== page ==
How is a guardianship ended in Minnesota?  By convincing the Court that a person is no longer in need of the assistance or protection of a guardian.  The court will have a hearing to determine whether a guardianship should be terminated.  At the hearing, evidence is presented to show that the individual is now able to make and communicate his/her own responsible decisions regarding medical care, shelter, nutrition, clothing and safety.  Although statute doesn’t technically require it, it is usually very helpful to have a Physician’s Statement that there is no longer a continuing need for a guardian.  Once a prima facie case is established that a guardian is no longer needed, if no one comes forward objecting to the termination and showing that in fact guardianship is still needed, then the Court must terminate the guardianship.  The statute that governs termination of guardianships is Minn. Stat. 524.5-317.  During this process the Ward (person under guardianship) is entitled to have an attorney represent him/her.

 

 

* (This list is meant to be illustrative, not exhaustive).

Are Adult Guardianship Hearings Public?

Guardianship proceedings often deal with very personal issues – sensitive medical topics;  behaviors by an elderly or disabled loved one that are often-times out of norm and somewhat embarrassing; sensitive financial information; and family in-fighting.  Nonetheless, guardianship hearings in Minnesota are public proceedings, which means that members of the public can sit in on the court proceedings and read the court filings. So is there anything that can be done to preserve the privacy of the individuals involved in these sensitive hearings? Yes. If documents/court filings contain sensitive medical (or other) information, they can be filed as “confidential” through the e-filing system, which will make that particular document not accessible by the public. The hearing itself may only be closed in very limited circumstances and at the request of the attorney for the Respondent (the person over whom you are trying to seek guardianship).  Minn. Stat. 524.5-408 addresses this issue. It states, in pertinent part, ” . . . the hearing may be closed upon the request of the respondent and a showing of good cause.”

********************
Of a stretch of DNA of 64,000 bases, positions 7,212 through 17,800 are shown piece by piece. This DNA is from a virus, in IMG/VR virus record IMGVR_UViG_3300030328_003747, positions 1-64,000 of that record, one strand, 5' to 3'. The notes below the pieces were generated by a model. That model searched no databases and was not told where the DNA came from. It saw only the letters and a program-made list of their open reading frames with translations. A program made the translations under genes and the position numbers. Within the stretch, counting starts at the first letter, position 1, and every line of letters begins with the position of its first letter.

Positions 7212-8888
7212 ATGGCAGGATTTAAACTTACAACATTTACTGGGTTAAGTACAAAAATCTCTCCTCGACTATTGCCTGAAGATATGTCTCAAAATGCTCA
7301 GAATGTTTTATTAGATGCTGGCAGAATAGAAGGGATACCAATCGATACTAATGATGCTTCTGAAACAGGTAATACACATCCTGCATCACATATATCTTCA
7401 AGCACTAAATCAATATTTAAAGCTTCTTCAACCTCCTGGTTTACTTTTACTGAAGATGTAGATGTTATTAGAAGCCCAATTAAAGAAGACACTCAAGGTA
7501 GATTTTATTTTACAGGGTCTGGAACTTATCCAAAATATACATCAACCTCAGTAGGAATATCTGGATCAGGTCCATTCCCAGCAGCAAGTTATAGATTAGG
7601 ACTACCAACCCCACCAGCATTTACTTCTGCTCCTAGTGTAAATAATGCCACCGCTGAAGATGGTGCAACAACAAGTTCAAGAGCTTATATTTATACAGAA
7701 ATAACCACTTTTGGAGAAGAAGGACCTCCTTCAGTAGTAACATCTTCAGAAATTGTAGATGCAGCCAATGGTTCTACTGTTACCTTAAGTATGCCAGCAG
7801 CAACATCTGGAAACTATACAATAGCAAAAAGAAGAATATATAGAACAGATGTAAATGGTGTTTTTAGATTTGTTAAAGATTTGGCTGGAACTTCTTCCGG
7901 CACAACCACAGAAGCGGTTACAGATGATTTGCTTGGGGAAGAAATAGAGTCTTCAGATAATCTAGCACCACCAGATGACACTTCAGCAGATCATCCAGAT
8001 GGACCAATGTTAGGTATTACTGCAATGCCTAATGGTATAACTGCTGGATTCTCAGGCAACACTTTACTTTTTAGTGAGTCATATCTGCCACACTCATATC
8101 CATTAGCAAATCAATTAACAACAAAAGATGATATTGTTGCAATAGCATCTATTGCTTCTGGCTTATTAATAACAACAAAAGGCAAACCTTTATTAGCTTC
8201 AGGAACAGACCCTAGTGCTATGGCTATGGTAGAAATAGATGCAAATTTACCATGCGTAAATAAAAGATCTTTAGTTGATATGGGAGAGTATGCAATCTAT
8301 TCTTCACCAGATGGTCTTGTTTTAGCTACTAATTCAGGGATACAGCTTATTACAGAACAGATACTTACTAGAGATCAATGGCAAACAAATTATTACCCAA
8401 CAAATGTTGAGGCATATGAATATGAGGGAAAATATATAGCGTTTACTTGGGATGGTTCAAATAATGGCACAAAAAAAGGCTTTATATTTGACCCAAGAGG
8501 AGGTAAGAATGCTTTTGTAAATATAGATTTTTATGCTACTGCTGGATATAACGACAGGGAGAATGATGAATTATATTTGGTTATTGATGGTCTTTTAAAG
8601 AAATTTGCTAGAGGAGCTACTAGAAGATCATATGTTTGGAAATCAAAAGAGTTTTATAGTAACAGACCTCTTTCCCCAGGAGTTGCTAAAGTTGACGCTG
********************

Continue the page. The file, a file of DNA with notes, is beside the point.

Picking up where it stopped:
Challenges to being co-guardian in Minnesota

Clients often ask me if it’s feasible for two people to be guardian for a loved one.   My answer, “It’s feasible. Whether it’s a good idea or not depends on your situation.”

What does it depend on?

  • Whether the two proposed guardians can work together. To be co-guardians you have to be able to communicate with one another AND be able to work together to arrive at decisions that are in the best interest of the person under guardianship.
  • The availability of both proposed guardians. Many times clients will tell me that they want to add a sibling or an adult child who is swamped with life right now and has no time to be guardian now, but they want the person on “just in case” the primary guardian dies.  In this situation, I recommend to the clients that the person with limited time not be guardian now. If you are co-guardians now, you are both equally responsible for acting on the person under guardianship’s behalf. You can’t just rely on a “primary” guardian and be on stand-by if something happens to that person.
  • Whether each proposed guardian can pass the background check. Minnesota law requires guardians to pass a background check initially, and then again every two years.

If it makes sense for your particular situation, given the foregoing, you certainly could consider asking the court to appoint co-guardians.